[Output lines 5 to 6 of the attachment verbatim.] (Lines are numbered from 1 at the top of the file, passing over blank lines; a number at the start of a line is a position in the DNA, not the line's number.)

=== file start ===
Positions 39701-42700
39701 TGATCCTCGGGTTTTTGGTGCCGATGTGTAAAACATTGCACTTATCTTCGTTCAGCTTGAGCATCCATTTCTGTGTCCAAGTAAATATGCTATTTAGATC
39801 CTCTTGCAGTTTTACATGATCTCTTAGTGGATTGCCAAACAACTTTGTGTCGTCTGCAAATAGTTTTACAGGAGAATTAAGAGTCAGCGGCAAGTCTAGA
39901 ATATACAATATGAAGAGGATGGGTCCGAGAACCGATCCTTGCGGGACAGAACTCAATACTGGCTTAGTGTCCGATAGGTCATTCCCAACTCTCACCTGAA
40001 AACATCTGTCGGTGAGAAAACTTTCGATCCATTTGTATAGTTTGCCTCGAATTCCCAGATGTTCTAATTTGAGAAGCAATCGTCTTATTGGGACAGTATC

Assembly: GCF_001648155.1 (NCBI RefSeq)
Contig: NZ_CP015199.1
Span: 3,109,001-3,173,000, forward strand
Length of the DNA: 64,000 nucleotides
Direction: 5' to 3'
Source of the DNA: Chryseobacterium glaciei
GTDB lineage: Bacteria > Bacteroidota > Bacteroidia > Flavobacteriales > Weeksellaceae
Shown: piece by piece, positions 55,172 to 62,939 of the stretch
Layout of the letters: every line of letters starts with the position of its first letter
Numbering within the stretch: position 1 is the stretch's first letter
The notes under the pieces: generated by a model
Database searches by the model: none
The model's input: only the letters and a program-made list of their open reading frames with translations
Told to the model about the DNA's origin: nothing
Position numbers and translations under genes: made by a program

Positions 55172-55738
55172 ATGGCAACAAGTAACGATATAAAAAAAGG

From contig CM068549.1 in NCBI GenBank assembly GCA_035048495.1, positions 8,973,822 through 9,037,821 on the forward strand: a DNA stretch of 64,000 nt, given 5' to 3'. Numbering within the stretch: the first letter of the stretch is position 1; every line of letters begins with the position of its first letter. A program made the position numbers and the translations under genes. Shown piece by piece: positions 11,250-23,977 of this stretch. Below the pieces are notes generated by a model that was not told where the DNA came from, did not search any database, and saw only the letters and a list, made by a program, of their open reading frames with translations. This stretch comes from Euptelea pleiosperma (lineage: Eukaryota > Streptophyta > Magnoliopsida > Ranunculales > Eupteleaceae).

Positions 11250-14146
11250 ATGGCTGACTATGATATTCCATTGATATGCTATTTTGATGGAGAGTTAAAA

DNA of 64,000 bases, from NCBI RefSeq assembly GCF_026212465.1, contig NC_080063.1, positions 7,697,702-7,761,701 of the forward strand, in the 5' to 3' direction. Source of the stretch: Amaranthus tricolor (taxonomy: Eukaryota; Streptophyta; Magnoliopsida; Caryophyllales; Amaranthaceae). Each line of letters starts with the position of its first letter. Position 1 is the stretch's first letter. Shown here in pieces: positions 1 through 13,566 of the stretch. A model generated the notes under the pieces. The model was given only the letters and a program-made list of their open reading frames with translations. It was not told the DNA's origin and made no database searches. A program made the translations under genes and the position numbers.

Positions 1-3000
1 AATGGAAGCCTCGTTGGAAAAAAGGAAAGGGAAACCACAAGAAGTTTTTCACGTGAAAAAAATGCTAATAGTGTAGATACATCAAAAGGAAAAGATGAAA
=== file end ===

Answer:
40001 AACATCTGTCGGTGAGAAAACTTTCGATCCATTTGTATAGTTTGCCTCGAATTCCCAGATGTTCTAATTTGAGAAGCAATCGTCTTATTGGGACAGTATC

Assembly: GCF_001648155.1 (NCBI RefSeq)